projects, and there's a reason why all these other tools exist - many
have
more capabilties that you might be able to use.
http://installsite.org/pages/en/msi/authoring.htm

--
Phil Wilson
[Microsoft MVP-Windows Installer]
Definitive Guide to Windows Installer
http://apress.com/book/bookDisplay.html?bID=280

"Arun Bhalla" <bh****@arun.groogroo.com> wrote in message
news:uz**************@TK2MSFTNGP15.phx.gbl...
> I'm working with VS.NET 2003 and .NET 1.1 (not SP1) on Windows XP SP1. My
> application is using the Windows Installer Bootstrap. (I may have
also > installed a module which detects requirements (.NET 1.1 ->

MsiNetAssembly
> Support.) I have a few issues and questions regarding the MSI and its
> properties.
>
> * This may be my biggest annoyance at the moment. When the installer
> creates
> the target directory, it's setting them as read-only. When the

application
> is uninstalled, the target directory is not deleted, although it's

empty.
> I
> presume this is because the target directory is read-only and the
> installer
> doesn't try to force the removal, but I'm not positive. Why is this
> happening, anyway, and how can I correct it. I'm not certain if this
> has
> always been a problem for me with this project, but it's also not a
> recently
> new problem.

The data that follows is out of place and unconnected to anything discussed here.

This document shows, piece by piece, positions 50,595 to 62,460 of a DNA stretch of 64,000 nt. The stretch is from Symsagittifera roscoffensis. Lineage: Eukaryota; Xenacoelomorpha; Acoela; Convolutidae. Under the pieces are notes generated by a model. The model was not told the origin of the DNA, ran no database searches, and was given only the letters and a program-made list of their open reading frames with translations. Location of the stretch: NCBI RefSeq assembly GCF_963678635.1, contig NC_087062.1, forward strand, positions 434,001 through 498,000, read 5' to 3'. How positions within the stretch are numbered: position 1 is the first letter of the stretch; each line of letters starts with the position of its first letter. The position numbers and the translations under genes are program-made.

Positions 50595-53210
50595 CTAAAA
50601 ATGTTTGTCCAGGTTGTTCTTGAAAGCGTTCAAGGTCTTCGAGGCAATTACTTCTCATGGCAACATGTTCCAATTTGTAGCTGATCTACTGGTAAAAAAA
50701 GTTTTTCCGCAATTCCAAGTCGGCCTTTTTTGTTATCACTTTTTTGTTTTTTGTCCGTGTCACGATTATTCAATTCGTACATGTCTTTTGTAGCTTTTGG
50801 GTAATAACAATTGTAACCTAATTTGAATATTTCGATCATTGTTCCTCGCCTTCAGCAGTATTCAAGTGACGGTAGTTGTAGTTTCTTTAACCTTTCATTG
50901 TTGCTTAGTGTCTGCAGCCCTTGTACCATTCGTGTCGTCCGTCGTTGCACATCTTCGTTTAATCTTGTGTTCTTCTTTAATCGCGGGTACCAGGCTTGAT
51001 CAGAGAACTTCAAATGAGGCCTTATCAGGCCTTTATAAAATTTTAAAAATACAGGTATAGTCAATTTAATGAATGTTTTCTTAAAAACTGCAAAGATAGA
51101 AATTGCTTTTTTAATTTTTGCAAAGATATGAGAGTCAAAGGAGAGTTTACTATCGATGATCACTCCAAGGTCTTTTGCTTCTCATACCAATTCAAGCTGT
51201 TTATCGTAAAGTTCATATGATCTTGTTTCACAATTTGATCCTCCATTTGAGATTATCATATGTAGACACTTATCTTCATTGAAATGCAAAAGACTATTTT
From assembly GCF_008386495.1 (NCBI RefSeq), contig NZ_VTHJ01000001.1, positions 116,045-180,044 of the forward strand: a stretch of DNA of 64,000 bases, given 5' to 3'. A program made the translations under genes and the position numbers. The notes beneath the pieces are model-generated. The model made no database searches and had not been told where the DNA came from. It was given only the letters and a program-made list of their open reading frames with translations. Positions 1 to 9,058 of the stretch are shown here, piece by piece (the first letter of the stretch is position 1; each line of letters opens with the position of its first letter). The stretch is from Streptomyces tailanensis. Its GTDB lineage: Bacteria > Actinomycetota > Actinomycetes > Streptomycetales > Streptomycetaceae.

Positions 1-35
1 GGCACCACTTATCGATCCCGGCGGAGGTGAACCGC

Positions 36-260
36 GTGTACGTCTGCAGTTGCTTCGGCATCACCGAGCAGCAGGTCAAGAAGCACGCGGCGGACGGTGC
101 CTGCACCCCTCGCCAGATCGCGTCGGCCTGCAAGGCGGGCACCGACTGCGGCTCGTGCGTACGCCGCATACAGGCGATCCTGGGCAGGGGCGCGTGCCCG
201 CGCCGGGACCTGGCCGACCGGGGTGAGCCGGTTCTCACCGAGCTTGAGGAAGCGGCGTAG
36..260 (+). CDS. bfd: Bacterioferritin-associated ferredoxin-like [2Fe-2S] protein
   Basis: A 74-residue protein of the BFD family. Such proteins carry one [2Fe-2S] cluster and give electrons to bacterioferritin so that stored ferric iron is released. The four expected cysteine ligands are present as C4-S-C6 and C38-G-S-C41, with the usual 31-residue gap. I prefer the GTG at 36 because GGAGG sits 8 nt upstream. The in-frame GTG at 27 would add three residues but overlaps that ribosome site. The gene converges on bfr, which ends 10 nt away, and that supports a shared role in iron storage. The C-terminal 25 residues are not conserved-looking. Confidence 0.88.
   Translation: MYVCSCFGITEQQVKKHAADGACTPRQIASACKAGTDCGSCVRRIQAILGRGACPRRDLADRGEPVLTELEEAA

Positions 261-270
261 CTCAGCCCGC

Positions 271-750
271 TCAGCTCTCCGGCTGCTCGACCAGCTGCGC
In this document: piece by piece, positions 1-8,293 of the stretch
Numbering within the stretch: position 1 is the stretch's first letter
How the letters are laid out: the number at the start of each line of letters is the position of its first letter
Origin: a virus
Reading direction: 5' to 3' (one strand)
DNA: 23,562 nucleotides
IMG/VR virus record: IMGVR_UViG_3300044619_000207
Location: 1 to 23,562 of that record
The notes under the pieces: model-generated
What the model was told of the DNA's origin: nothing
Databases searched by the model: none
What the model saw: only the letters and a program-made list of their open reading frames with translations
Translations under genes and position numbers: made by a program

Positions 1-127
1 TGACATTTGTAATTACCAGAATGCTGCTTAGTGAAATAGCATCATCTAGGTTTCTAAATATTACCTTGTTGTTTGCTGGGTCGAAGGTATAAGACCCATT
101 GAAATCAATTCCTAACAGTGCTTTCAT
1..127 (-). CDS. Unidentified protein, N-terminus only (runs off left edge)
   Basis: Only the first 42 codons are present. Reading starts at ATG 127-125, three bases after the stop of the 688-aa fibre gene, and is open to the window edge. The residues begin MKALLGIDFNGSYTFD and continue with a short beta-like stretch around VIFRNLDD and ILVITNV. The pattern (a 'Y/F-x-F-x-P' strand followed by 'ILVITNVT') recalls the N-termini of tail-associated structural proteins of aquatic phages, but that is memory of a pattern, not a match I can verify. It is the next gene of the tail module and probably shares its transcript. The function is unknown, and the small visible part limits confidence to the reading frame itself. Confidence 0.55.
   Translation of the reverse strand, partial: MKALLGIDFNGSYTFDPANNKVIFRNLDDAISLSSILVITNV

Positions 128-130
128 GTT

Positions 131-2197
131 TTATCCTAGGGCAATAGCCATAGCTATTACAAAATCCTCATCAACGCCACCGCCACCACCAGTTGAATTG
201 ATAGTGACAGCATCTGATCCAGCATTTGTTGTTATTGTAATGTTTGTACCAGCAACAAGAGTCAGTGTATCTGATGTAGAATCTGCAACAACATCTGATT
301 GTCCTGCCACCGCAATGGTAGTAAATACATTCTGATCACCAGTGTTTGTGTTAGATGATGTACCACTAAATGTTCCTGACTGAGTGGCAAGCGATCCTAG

>
> * When the user opts to install for "Everyone," I need to modify the
> registry for all users. I'm not sure there's a reasonable way to do
> this
> within VS.NET's IDE (or otherwise?). The User/Machine Hive is an alias for
> HKLM when "Everyone" is selected, so that's no help. HKEY_USERS only

seems
> useful (ever) for setting within the .DEFAULT tree, but that doesn't
> handle
> current users. I've seen a reference to HKEY_PER_USER, which seems
like > what
> I'd want, but I don't know how to access it, and there's almost zero
> documentation online, so maybe it's vaporware. I suppose I could handle > this
> programmatically, in a custom action, but it seems like a common enough > need, and I'd rather have the installer handle as much as possible,
> anyhow!
> Plus, how can the custom action know that it's supposed to set keys for > all
> users? Can the custom actions access the MSI's runtime properties?
>
> * For that matter, I'm not sure there's a good way for users'
> configurations
> to be retained during an upgrade, and possibly my real problem here is > that
> I have RemovePreviousVersions set to True. But if an installer is

supposed
> to remove its files and registry keys it created, and if the installer is
> supposed to first uninstall previous versions (which makes sense in
my > case), then how are previous configurations supposed to migrate
> forward?
>
> * There doesn't seem to be a good way for defining deployment

projects in
> terms of solution configurations. For instance, I can configure the
> project
> within a certain solution configuration (e.g. Debug) to add some
> conditional
> compilation constants (e.g. TRACE, DEBUG), and I can use those
> constants
> in
> my code within #if blocks. How can I do something similar within a
> deployment project? One solution I've heard is to create a different
> deployment project for each solution configuration that has its own

needs.
> That seems like a management nightmare beyond the simple case!
>
> Thanks for any comments or answers you might provide.
>
> Arun
>
>



Jul 21 '05 #6